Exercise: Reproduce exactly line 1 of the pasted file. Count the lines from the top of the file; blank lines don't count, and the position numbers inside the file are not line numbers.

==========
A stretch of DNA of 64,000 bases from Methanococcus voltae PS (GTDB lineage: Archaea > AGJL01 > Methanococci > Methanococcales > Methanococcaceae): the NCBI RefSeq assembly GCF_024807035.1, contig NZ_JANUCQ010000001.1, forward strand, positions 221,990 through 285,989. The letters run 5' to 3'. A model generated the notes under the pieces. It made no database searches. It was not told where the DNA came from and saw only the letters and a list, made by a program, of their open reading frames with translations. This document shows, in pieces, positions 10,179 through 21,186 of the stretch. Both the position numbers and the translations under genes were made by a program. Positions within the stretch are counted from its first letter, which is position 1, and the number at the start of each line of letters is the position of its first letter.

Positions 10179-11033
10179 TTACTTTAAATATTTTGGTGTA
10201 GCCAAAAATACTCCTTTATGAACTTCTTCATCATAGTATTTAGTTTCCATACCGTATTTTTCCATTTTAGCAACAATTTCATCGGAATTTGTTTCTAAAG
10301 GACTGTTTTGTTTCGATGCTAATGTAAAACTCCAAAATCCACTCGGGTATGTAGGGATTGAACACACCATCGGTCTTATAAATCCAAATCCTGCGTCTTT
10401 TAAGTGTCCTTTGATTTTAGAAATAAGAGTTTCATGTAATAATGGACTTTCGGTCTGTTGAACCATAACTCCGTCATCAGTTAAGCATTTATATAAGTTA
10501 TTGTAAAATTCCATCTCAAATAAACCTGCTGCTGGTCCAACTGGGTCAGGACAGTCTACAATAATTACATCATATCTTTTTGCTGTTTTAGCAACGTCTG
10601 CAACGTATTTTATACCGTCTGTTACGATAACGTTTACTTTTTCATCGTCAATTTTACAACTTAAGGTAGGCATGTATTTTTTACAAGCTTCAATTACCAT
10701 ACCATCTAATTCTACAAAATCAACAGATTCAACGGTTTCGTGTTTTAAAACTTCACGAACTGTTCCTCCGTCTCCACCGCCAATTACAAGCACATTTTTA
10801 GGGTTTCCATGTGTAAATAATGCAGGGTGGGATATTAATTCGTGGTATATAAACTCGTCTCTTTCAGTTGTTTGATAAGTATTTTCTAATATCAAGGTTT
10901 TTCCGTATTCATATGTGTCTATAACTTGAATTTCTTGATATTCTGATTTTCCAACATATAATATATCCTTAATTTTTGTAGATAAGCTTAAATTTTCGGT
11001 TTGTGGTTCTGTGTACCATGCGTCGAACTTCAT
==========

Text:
A stretch of DNA of 64,000 bases from Methanococcus voltae PS (GTDB lineage: Archaea > AGJL01 > Methanococci > Methanococcales > Methanococcaceae): the NCBI RefSeq assembly GCF_024807035.1, contig NZ_JANUCQ010000001.1, forward strand, positions 221,990 through 285,989. The letters run 5' to 3'. A model generated the notes under the pieces. It made no database searches. It was not told where the DNA came from and saw only the letters and a list, made by a program, of their open reading frames with translations. This document shows, in pieces, positions 10,179 through 21,186 of the stretch. Both the position numbers and the translations under genes were made by a program. Positions within the stretch are counted from its first letter, which is position 1, and the number at the start of each line of letters is the position of its first letter.